The summer is here. For kids and parents, that means fun in the sun, ice cream, and no school…
But for investors, it means buckling up and preparing for bumpy markets.
If you’ve been investing for a while, you know summer months typically bring lower liquidity—and higher volatility—in the stock market.
There’s a simple reason for this: Wall Street professionals are away on vacation. And they usually close out any big positions ahead of time… so they can relax.
And the fewer buyers in markets, the more volatile stocks tend to be.
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My favorite indicator is flashing a warning sign that stock buyers are disappearing fast. In fact, it’s sitting at levels not seen since October.
I’ll show you what I mean… and tell you what it implies for stocks going forward. Then I’ll give you an ETF to play this setup.
The BMI is flashing a warning sign
I look at Big Money data every day. It’s my morning newspaper. I use it to help me make sense of the stock market.
Tracking the Big Money allows me to see under the surface of the market. It measures the buying and selling in thousands of stocks. Usually, the data is pretty unexciting. But recently, the data shows a big increase in selling…
Below is the Big Money Index (BMI). It tracks buying and selling in stocks—combining all the action into a single blue line we can focus on. When the blue line rises, it means stocks are getting bought. That’s generally a bullish sign.
But recently the index has been falling in dramatic fashion. That means selling is picking up rapidly. Have a look:
As you can see on the far right of the chart, the BMI has been falling fast for nearly two weeks… while the S&P 500 has traded sideways.
The BMI is important because it tends to move ahead of the market.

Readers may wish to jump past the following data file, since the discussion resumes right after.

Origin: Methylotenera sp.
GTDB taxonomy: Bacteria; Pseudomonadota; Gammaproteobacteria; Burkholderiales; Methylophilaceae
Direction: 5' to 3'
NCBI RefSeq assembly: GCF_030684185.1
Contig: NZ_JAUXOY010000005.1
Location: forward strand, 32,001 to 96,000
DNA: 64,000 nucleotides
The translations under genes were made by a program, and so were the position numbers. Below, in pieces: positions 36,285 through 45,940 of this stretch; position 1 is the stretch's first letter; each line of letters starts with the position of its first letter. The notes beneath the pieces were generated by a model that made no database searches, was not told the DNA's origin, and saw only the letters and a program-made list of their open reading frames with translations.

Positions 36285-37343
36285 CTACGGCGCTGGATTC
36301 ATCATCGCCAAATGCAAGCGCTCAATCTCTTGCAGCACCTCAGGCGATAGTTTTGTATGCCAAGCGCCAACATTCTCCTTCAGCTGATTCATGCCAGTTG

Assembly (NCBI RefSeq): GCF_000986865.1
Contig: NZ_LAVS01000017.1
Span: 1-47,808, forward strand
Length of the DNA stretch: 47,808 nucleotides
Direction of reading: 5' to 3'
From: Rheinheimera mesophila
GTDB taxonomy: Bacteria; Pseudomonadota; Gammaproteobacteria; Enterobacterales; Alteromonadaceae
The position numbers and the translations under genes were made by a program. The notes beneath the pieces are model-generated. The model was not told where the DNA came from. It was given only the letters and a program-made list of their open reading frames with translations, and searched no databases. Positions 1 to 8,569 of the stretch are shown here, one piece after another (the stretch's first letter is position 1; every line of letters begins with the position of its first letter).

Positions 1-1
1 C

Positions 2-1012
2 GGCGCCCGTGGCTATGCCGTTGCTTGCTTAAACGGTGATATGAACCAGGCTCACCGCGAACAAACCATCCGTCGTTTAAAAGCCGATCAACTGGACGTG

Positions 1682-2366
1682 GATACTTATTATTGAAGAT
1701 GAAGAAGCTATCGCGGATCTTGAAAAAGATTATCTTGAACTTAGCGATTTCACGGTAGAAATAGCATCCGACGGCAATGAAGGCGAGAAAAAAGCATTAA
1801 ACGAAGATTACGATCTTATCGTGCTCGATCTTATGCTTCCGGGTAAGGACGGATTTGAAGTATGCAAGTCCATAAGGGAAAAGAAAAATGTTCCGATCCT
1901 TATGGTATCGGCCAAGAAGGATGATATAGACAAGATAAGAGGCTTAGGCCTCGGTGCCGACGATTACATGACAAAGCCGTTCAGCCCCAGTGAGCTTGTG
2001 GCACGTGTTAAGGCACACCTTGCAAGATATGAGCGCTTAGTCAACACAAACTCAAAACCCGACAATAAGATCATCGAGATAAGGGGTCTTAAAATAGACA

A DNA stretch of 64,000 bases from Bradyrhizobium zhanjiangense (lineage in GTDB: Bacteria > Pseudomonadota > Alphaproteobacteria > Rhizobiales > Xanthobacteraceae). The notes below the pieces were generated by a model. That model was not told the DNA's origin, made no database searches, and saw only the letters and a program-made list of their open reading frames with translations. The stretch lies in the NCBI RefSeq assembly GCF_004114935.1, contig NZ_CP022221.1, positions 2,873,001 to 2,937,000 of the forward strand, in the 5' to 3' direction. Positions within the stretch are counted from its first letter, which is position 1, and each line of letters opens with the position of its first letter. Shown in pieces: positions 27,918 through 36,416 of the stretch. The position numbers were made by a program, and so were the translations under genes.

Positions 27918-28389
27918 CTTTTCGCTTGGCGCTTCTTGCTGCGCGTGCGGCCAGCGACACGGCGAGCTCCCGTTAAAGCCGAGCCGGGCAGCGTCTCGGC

For example, the current action reminds me of September 2020, which you can also see in the chart. If you look closely, you’ll notice the BMI began falling well in advance of the big selloff during the 2020 election season.
Now, let’s check the Big Money Stock Buys & Sells chart. It gives us another way of looking at the daily buying and selling in stocks.
In short, green bars indicate buyers and red bars are sellers. The Y-axis shows the daily totals of stocks getting bought and sold. Look how selling has gained recently:
Notice the recent increase in red bars. Those are days when there were more stocks declining on big volume vs. rising.
For example, Friday had 120 “sells” vs only 20 “buys”… so the result for the day is -100. That’s the latest red stick on the chart (way off to the right). Those red sticks are what’s dragging on the BMI that we looked at in the first chart.
And since the BMI is falling so quickly, I expect more pain ahead for stocks in the near-term.
So, what’s an investor to do?
Rather than selling everything, the better strategy is to dial down your risk a bit during the summer months.
The easiest way to buy an entire basket of “safer” stocks is by buying the Invesco S&P 500 Low Volatility ETF (SPLV). It’s full of consumer staple stocks that tend to be less volatile… thus the name.
It holds household companies like Colgate-Palmolive (CL), Procter & Gamble (PG), and PepsiCo (PEP).
But this fund isn’t just about hiding from volatility. It’s also one of the few areas in the market seeing buyers…
Below is the Big Money chart for SPLV. The recent green bars are showing Big Money buy signals:
Those green bars tell us that SPLV rose on outsized trading volume. In other words, each green bar is a sign that big institutions were scooping up shares.
Here’s the bottom line: Summer is here and it’s a time when volatility usually ramps up. The BMI is flashing a warning for stocks in the near-term, which means it’s a good time to get defensive.
Meanwhile, one of the few bright areas—in terms of Big Money buying—is SPLV.
It’s my favorite fund to ride out the volatile summer months.
P.S. Thanks to those of you who’ve written in with your “Nest Egg” investment stories. I’ve gotten some fantastic feedback I can’t wait to share in an upcoming letter…
What are your investing goals… your biggest achievements… the most valuable lessons you’ve learned in the markets?
Tell us your stories with the subject line “Nest Egg.”